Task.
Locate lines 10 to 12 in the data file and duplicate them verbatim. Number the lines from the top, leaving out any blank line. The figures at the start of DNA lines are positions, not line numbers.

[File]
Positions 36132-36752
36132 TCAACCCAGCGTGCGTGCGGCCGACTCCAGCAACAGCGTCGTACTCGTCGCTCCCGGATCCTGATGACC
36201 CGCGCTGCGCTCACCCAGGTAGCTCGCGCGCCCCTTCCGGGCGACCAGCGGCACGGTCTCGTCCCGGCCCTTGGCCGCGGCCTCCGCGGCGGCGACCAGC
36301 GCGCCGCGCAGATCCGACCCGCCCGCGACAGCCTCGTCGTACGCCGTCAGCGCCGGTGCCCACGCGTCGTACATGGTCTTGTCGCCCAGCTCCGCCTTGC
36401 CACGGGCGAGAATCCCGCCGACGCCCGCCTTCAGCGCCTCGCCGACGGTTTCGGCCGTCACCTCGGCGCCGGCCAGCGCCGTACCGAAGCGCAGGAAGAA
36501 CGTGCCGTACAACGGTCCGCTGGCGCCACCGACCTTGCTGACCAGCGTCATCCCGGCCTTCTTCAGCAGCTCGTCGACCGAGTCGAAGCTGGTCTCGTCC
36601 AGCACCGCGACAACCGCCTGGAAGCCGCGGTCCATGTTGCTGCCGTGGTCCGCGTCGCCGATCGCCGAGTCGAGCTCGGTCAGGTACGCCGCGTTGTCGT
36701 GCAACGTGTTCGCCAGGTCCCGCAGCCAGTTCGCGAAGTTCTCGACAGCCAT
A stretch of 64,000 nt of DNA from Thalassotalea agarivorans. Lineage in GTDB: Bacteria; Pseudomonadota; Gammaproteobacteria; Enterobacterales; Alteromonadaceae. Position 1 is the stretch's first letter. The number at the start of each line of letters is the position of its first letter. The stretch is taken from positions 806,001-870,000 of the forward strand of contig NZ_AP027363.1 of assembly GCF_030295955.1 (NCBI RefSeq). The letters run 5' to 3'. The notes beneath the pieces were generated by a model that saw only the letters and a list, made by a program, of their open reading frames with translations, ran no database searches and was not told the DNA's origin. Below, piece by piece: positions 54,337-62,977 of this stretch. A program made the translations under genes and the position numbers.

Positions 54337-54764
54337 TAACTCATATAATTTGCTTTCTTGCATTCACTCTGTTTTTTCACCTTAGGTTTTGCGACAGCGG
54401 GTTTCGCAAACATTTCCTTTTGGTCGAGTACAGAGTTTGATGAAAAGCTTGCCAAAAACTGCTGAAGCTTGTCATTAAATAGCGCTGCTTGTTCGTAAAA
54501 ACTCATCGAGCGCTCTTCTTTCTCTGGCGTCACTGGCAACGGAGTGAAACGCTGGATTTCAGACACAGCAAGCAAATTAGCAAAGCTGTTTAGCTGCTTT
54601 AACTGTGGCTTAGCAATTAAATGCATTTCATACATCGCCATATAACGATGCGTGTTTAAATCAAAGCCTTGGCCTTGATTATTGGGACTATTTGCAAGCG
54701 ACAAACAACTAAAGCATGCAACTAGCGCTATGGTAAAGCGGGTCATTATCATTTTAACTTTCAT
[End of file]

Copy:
Positions 54337-54764
54337 TAACTCATATAATTTGCTTTCTTGCATTCACTCTGTTTTTTCACCTTAGGTTTTGCGACAGCGG
54401 GTTTCGCAAACATTTCCTTTTGGTCGAGTACAGAGTTTGATGAAAAGCTTGCCAAAAACTGCTGAAGCTTGTCATTAAATAGCGCTGCTTGTTCGTAAAA